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Situated on the Northern Boreal Plains in the north-central region of Canada, Wood Buffalo comprises a vast wilderness area (44,807 km2 ) which is home to North America’s largest population of wild bison. It is also the natural nesting place of the whooping crane. Another of the park’s attractions is the world’s largest inland delta, located at the mouth of the Peace and Athabasca rivers.
The park has four main landscape features: a glacially eroded plateau; glaciated plains; a major freshwater delta formed by three major rivers; and alluvial river lowlands. The lowlands and floodplains of Peace, Athabasca, and Slave rivers and the delta in Lake Athabasca exhibit classic fluvial landforms, with a complex series of meander scars, oxbow lakes and former river terraces, and good examples of birds-foot delta development. During dry periods, the mudflats of one plain are dominated by mineral salts. These salt plains are unique in Canada.
Vegetation is typical of the boreal forest zone with white spruce, black spruce, jack pine, and tamarack predominant. Many watercourses have stands of balsam poplar and some upland has almost pure stands of aspen. Extensive stands of white spruce forests cover the banks of Peace, Athabasca and Birch rivers. The upper surface of the plateau is about 1,500 m above the rest of the park and supports a spruce-willow-birch upland tundra community. Some areas of prairie occur.
Shrublands of willow and alder occur where wet marsh soils meet drier forest soils. There is also extensive muskeg in the west and north of the park, an association of black spruce, sphagnum moss and northern heath plants.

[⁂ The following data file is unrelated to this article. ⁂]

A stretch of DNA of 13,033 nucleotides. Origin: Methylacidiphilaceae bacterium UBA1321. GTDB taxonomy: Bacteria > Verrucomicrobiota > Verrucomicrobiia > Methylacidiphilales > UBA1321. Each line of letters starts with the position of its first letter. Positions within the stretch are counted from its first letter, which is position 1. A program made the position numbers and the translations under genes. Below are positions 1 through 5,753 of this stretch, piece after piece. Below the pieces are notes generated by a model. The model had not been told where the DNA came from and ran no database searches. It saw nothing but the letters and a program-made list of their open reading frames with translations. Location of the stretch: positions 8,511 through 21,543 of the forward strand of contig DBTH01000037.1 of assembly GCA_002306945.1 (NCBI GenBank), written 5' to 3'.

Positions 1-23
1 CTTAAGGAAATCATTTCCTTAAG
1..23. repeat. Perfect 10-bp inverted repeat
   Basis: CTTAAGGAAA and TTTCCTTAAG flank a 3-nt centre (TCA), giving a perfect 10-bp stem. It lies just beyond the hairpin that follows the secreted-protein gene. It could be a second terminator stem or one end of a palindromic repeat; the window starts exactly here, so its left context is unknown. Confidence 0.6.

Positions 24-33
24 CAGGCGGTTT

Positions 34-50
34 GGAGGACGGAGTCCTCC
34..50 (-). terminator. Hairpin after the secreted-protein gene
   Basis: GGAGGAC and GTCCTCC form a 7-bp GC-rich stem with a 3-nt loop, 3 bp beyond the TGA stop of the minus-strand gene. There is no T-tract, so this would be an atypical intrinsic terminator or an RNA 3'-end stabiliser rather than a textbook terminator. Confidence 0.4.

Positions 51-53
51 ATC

The park contains the largest undisturbed grass and sedge meadows in North America. The park was created specifically to protect North American bison, one of the largest free-roaming, self-regulating herds in existence, and consisting of a cross between ‘wood’ bison and ‘plains’ bison.
This is one of a few sites where the predator-prey relationship between wolves and bison still exists. A total of 46 other mammal species had been recorded including black bear, woodland caribou, Arctic fox, moose, gray wolf, lynx, snowshoe hare, muskrat, beaver, and mink. Occasionally animals more common to southern Canada are seen, such as red fox, porcupine, and white-tailed deer. The caves of karst lands provide essential hibernation sites for bats.
Wood Buffalo is a park of superlatives. Lying approximately 2/3 in the province of Alberta and 1/3 in the Northwest Territories, the park is the largest national park in North America and the 2nd largest national park in the world. It is home to the largest population of bison, the largest animal in the Americas. It is also the nesting ground for the whooping crane, the largest bird in North America. It is also home to the world’s largest beaver dam. It is also the world’s largest dark sky preserve.